Why So Slow 1

When people first join my classes they often comment on how slow they are, even compared to other Tai Chi classes, punctuated as they are by regular tea breaks. There are several reasons for this deliberate lack of haste.

The first reason is obvious enough. The breaks give your nervous system time to absorb whatever we have just done. It makes it much easier for the body to retain the new information and then to integrate it. If the class just kept moving on to the next thing without any pauses, only a fraction of what was taught would be retained. It is the equivalent of the famous tea cup that, once full, overflows. There is only so much that it can hold and until it is emptied, the tea is drunk and made part of the drinker, it simply will not be able to hold any more. The least beneficial aspect of such a way of doing things is the impression left that you have learned much more than you actually have. Being in the room when something is being taught is not the same as truly learning and embodying it.

The second reason for the easy pace is to encourage us to let the mind slow down. We live in a frantic world, in a culture where everything is rushed: everything must be done instantly. We have reached the point where we get frustrated at waiting a couple of seconds for the computer to perform tasks that would have taken hours or even weeks to accomplish just a few decades ago.

These days, we rarely even stop for a cup of tea . Instead we drink it on the run, in the car or while we are working. And we view this a progress! Pausing in class for a cup of tea is the opportunity to do just that: it is a chance to become present, even if only to enjoy a cup of tea with no other demands on us.

Being present is one of the fundamentals of Daoist practice. The first step is to be in the body. The more present we become to the body, the more our minds penetrate and merge with it. This can only be achieved by slowing down the mind to the same speed as the body.

The mind can move much faster than the body. Think how quickly your mind can move even from one end of the room to the other; much faster than you could run the same distance. Your thoughts can run so far ahead of something you are saying that you fall over your words.

In order for the mind to saturate the body it must first slow down to match the speed of the body. Otherwise its attention endlessly flies off in other directions. These other directions are most often into the future or the past: thoughts about what you’ll do next or this evening, or next week or on the other hand memories of this morning, yesterday, last week, last year. These days people spend most of their lives in the past and the future and very little of it in the present. It is one of the contributing factors to our age of anxiety.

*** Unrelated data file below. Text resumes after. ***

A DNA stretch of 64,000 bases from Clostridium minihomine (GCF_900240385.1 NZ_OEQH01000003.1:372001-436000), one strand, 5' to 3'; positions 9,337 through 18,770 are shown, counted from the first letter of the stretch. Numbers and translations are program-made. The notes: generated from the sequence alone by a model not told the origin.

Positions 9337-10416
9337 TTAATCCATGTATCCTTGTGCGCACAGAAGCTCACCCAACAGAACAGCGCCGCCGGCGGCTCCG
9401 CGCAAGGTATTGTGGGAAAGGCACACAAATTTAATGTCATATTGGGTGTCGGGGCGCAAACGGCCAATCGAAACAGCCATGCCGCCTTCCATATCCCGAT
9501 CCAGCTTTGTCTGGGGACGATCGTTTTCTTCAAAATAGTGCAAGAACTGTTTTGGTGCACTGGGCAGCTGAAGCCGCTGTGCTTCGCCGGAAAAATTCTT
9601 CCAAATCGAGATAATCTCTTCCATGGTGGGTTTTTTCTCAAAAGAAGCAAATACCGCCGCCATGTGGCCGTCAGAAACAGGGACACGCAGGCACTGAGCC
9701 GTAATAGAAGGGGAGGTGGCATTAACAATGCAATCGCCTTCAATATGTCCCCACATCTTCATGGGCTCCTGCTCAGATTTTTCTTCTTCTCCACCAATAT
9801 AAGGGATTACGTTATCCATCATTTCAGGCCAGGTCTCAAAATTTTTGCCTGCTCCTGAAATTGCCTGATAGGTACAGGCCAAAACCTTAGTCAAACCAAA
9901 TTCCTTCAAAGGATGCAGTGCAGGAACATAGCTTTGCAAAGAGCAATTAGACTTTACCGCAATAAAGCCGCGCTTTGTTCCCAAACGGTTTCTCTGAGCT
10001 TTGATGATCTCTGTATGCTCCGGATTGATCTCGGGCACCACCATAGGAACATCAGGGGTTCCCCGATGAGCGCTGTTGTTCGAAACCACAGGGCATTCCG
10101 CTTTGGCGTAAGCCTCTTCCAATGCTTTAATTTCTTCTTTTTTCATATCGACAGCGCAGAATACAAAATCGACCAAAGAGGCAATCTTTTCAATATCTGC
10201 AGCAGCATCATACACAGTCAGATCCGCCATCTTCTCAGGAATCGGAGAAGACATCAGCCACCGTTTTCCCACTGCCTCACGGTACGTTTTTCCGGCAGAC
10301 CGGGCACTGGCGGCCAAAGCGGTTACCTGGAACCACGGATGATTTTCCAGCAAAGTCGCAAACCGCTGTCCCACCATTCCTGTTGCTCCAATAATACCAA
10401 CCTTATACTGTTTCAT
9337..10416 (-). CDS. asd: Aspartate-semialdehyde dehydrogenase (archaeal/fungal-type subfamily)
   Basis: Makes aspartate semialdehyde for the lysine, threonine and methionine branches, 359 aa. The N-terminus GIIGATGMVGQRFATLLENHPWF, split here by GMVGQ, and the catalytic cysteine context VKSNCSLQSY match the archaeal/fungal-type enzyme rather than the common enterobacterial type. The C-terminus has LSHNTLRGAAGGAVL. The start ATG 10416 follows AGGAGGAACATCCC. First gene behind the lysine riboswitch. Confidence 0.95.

I regularly have students who want to know what’s next before they have engaged with what I have just shown them. This is the mind racing into the future and neglecting the present. Overcoming the ‘what’s next’ syndrome is part of the antidote to our lack of ease in the world. Slowing down the mind to the point where in can saturate the body with awareness brings us into the present and brings about calmness and stability.

The third reason for going slowly follows on from the first two. Once we have allowed our nervous systems to absorb the new pattern and our minds have slowed down enough to be in the body to whatever degree we are able at the moment, we can begin to integrate what we have learned. This involves making the new element that we have learned a part of the way the body works rather than something we do only when we focus our attention on it. It is of course only through practice that we are able to integrate new skills.

On a deeper level, integration (the sixteenth element of neigong) involves bringing together all of the different parts of ourselves. At first it is physical integration; aligning and connecting the limbs and torso to the point where the body works as one thing. The root meaning of the word ‘health’ is ‘whole’. Using the body as an integrated whole makes one healthy. This same principle applies to all of our other bodies: the energy body, the emotional body, the mental body etc.. As each body becomes integrated within itself and with the other bodies we move towards ever greater wholeness, balance and presence.

These are the reasons why in class we do something and then have a cup of tea and a chat. It allows our nervous system to absorb what we have just done before moving on to the next layer. It gives us the opportunity to relax into the present and over time it gives us the space to integrate the various elements of our practice and ourselves.

 

©Matthew Brewer, Daoist Internal Arts, 2010 & 2017.

Articles & Interviews in PDF

Articles

For those who like properly formatted articles, here are all of the articles from the blog (and some that have not yet made it there) in PDF format.

Embodied Philosophy

Being Way Oriented

Do Not Let the Great be the Enemy of the Good

Making Use of the Middle

Nurturing Life

Rounding Off the Corners

Study not Studying

Taiji and the Procrustean Bed

Tailoring Change

Why So Slow 1

Why So Slow 2

Seasons

Autumn

Winter

Spring

Summer

Long Summer

Bibliographies

Laozi (Daodejing, Tao Te Ching)

Interview

with Master Bruce Frantzis on the Tai Chi Classics.
Reproduced from Tai Chi Chuan & Oriental Arts, Vol. 35, Autumn 2010,
with kind permission from the editor.
Bruce Frantzis on the Tai Chi Classics

Chronic Pain

This article is written for teachers who are interested in this aspect of Tai Chi for health preservation and rehabilitation.

Teaching Tai Chi for Chronic Pain